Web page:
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SCRUM Overview

Why SCRUM?

Scrum is one of the most popular agile methodologies. It is an adaptive, iterative, fast, flexible, and effective methodology designed to deliver significant value quickly and throughout a project. Scrum ensures transparency in communication and creates an environment of collective accountability and continuous progress. The Scrum framework, as defined in the SBOK™ Guide, is structured in such a way that it supports product and service development in all types of industries and in any type of project, irrespective of its complexity.

A key strength of Scrum lies in its use of cross-functional, self-organized, and empowered teams who divide their work into short, concentrated work cycles called Sprints.

Traditional project management emphasizes on conducting detailed upfront planning for the project with emphasis on fixing the scope, cost and schedule – and managing those parameters. Whereas, Scrum encourages data-based, iterative decision making in which the primary focus is on delivering products that satisfy customer requirements.

To deliver the greatest amount of value in the shortest amount of time, Scrum promotes prioritization and Time-boxing over fixing the scope, cost and schedule of a project. An important feature of Scrum is self-organization, which allows the individuals who are actually doing the work to estimate and take ownership of tasks.

 

Scrum Vs Traditional PM

Traditional project management emphasizes on conducting detailed upfront planning for the project with emphasis on fixing the scope, cost and schedule – and managing those parameters. Whereas, Scrum encourages data-based, iterative decision making in which the primary focus is on delivering products that satisfy customer requirements.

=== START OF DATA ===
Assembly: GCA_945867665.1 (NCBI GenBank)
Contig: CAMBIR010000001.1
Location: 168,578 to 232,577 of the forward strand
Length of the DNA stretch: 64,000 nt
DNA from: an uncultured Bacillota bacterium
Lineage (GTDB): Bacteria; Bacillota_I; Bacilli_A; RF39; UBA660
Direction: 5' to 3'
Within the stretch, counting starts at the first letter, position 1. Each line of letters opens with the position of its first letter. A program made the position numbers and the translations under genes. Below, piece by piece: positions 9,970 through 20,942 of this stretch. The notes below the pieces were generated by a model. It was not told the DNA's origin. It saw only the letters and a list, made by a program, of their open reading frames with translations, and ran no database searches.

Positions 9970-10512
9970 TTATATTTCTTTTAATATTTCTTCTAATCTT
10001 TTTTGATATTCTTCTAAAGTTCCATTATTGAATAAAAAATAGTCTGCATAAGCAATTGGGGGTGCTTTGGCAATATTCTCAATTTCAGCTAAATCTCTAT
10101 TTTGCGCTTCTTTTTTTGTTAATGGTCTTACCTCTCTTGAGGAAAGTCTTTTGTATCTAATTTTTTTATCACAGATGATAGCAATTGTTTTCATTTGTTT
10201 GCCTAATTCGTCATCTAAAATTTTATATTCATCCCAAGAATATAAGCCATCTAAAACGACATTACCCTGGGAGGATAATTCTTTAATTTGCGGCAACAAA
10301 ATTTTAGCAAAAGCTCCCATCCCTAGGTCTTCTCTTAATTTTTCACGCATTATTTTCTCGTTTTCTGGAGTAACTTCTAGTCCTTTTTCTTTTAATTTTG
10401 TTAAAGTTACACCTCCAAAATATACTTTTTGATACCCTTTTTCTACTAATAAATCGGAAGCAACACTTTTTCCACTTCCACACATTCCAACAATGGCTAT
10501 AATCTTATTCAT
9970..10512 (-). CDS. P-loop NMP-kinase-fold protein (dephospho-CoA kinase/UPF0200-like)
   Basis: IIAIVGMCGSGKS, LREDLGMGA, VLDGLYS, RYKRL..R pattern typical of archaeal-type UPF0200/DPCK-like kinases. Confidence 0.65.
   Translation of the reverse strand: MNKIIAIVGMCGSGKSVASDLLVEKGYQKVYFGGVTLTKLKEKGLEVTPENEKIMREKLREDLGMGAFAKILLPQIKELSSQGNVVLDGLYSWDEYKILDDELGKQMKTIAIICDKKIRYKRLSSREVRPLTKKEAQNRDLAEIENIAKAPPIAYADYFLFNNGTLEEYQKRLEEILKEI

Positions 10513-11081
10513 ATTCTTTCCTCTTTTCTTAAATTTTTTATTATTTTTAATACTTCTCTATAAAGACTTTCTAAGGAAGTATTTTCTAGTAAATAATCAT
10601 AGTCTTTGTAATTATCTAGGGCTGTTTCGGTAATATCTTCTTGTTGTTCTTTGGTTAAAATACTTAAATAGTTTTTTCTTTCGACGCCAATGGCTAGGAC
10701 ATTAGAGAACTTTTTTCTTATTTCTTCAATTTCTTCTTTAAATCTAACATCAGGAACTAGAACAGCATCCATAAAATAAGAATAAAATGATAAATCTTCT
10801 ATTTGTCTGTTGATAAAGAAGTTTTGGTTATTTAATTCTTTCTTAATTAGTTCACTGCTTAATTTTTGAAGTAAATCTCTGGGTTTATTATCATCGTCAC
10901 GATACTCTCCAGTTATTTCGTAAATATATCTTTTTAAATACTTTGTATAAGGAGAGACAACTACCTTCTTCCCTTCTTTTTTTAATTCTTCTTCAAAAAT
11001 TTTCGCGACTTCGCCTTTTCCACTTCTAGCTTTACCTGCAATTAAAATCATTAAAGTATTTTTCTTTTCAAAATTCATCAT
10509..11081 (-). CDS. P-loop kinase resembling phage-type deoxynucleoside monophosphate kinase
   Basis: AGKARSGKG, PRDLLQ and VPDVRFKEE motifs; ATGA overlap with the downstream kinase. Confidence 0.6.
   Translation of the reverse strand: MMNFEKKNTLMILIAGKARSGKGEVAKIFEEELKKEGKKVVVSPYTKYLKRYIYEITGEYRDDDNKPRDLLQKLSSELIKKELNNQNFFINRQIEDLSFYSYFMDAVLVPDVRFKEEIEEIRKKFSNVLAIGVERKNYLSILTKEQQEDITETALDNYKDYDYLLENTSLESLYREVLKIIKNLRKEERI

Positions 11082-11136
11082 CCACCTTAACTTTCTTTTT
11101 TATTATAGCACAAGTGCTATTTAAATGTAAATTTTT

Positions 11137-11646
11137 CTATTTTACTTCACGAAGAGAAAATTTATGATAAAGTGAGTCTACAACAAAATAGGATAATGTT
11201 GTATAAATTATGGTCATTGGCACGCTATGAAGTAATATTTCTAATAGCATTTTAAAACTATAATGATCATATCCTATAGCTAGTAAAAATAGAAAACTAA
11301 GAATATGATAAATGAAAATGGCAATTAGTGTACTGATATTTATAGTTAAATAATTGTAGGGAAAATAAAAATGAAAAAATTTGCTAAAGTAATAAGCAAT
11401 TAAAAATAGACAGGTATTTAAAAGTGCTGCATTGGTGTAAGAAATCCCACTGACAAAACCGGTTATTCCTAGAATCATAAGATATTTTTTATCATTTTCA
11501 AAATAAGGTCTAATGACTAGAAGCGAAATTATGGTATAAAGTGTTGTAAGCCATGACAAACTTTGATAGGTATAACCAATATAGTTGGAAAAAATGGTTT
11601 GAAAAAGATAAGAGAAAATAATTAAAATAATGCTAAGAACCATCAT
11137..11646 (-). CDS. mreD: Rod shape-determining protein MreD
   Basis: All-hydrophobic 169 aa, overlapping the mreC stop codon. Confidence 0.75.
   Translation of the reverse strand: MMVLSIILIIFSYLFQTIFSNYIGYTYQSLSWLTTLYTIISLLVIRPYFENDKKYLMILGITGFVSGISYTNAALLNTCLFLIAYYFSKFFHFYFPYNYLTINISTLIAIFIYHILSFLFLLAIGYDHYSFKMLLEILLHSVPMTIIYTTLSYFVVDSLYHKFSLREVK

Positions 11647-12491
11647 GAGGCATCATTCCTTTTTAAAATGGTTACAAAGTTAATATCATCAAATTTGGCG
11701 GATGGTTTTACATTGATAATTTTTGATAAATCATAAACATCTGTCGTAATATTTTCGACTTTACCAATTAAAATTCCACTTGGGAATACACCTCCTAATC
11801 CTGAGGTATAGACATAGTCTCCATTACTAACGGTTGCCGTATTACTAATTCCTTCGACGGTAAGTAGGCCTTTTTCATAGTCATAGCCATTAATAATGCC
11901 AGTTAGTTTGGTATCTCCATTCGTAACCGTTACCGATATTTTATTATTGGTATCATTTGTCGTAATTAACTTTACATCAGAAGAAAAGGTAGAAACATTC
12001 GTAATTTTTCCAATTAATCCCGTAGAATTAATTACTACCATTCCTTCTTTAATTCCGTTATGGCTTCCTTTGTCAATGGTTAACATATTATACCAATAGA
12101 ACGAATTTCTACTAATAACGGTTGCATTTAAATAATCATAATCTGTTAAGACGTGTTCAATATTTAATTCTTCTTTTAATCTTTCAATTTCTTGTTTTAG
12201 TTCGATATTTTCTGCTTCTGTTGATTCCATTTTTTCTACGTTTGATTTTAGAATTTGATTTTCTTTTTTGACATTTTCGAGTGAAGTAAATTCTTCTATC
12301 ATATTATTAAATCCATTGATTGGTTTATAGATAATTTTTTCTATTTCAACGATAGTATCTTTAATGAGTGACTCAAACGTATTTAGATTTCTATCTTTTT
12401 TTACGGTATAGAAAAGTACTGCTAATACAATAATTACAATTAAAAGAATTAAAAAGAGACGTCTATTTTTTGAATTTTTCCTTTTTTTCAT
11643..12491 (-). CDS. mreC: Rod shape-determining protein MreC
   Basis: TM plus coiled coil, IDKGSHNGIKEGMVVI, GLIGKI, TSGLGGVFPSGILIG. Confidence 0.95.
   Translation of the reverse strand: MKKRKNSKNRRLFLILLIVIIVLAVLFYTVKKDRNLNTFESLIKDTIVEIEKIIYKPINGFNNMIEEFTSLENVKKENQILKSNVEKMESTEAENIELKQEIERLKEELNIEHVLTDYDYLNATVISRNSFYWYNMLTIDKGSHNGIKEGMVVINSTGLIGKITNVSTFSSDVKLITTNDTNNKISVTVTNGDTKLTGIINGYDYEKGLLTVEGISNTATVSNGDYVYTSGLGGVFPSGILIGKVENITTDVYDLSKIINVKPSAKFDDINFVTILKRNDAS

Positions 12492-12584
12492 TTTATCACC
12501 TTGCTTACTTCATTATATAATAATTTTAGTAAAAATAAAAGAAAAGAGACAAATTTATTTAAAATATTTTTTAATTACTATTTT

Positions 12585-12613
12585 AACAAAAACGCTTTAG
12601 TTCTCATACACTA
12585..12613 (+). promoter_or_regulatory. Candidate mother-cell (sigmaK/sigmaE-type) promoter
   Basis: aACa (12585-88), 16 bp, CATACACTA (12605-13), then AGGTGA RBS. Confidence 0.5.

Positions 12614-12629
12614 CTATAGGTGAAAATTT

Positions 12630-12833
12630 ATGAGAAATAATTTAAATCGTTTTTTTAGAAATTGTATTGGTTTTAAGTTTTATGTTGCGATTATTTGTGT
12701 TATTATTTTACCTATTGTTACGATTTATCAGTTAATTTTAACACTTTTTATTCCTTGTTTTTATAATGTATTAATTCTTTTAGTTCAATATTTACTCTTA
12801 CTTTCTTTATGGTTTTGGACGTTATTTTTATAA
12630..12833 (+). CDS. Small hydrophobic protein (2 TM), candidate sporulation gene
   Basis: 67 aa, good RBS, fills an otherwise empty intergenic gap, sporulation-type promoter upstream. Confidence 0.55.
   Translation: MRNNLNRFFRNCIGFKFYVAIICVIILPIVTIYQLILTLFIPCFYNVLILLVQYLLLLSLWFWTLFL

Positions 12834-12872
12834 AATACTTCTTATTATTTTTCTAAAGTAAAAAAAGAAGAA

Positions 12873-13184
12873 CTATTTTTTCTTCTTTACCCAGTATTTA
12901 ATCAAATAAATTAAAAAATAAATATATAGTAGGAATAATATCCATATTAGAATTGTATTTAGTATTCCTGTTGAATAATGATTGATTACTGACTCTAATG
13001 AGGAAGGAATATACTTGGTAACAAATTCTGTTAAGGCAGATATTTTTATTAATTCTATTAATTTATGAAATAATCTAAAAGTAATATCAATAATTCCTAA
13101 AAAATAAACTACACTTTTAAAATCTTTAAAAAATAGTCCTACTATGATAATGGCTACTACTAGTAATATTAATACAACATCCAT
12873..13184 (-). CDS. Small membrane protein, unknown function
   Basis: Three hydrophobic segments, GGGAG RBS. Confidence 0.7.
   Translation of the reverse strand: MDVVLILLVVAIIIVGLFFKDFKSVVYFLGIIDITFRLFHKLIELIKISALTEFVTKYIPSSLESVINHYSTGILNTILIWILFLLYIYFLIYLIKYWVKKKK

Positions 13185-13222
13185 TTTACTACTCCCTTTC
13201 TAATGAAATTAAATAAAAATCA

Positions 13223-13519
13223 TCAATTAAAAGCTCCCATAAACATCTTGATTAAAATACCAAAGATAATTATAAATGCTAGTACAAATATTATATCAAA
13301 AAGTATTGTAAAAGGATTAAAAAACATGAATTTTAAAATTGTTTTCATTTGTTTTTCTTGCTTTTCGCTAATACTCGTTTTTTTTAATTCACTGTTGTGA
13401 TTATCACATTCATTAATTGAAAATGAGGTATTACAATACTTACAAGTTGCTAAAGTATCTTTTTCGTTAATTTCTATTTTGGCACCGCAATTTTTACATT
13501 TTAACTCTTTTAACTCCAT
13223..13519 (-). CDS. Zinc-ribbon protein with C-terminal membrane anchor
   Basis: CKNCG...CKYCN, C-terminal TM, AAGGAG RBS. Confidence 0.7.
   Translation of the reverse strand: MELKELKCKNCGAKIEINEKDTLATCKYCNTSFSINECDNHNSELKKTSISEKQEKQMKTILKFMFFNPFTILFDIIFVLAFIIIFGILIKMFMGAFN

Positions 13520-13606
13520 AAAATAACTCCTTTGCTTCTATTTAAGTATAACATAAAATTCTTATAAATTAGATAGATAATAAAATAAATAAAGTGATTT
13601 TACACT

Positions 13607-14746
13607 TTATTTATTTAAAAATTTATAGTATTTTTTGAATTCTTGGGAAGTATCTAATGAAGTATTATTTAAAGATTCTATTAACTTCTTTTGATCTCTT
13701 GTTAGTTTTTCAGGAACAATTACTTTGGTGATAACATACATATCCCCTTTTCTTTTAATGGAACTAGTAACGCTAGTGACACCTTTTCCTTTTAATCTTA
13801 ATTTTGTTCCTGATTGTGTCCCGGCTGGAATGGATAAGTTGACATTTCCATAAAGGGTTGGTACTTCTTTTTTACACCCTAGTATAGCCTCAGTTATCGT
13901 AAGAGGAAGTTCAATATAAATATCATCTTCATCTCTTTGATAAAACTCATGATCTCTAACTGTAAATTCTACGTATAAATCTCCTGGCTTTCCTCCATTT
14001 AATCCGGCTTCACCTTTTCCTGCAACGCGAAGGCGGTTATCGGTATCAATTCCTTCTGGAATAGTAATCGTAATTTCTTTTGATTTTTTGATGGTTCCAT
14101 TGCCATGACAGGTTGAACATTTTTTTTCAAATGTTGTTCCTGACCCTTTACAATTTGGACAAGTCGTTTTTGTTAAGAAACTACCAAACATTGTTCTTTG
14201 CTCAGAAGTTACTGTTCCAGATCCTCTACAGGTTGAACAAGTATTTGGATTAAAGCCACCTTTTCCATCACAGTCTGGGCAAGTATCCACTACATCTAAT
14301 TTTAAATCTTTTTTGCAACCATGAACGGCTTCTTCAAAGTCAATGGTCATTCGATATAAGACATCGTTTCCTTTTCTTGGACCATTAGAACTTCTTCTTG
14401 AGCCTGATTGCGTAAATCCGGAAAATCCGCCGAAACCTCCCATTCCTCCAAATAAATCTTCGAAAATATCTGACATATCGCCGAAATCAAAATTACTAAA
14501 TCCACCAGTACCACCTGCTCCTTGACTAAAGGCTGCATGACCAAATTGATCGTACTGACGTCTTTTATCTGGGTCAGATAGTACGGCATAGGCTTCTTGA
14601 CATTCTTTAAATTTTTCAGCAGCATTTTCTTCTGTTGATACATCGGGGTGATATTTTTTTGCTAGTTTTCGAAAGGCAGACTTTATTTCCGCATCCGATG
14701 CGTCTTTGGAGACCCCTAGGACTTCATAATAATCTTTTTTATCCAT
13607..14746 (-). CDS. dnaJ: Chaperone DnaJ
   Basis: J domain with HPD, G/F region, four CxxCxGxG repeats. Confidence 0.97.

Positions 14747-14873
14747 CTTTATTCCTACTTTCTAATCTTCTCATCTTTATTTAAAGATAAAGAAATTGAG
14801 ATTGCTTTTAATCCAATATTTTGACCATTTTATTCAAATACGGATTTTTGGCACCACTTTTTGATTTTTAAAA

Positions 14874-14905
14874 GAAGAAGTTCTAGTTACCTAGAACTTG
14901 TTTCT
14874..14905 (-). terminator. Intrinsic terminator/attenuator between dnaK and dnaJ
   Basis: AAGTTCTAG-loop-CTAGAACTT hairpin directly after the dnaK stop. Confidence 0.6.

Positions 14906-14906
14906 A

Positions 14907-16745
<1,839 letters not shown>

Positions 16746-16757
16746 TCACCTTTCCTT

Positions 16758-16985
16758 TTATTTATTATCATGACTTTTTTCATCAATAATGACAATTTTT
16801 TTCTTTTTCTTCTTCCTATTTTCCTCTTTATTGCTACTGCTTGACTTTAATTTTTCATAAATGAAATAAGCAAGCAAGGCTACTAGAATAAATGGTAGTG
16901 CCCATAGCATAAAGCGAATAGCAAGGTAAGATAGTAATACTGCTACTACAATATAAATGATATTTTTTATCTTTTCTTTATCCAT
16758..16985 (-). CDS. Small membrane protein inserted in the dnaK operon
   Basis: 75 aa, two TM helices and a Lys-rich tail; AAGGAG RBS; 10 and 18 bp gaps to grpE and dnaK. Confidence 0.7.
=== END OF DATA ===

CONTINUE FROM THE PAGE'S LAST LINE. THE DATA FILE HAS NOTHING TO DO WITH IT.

To deliver the greatest amount of value in the shortest amount of time, Scrum promotes prioritization and Time-boxing over fixing the scope, cost and schedule of a project. An important feature of Scrum is self-organization, which allows the individuals who are actually doing the work to estimate and take ownership of tasks.

Following table summarizes many of the differences between Scrum and traditional project management:

Parameters Scrum Traditional Project Management
Emphasis is on People Processes
Documentation Minimal – only as required Comprehensive
Process style Iterative Linear
Upfront planning Low High
Prioritization of Requirements Based on business value and regularly updated Fixed in the Project Plan
Quality assurance Customer centric Process centric
Organization Self-organized Managed
Management style Decentralized Centralized
Change Updates to Productized Product Backlog Formal Change Management System
Leadership Collaborative, Servant Leadership Command and control
Performance measurement Business value Plan conformity
Return on Investment Early/throughout project life End of project life
Customer involvement High throughout the project Varies depending on the project lifecycle

 

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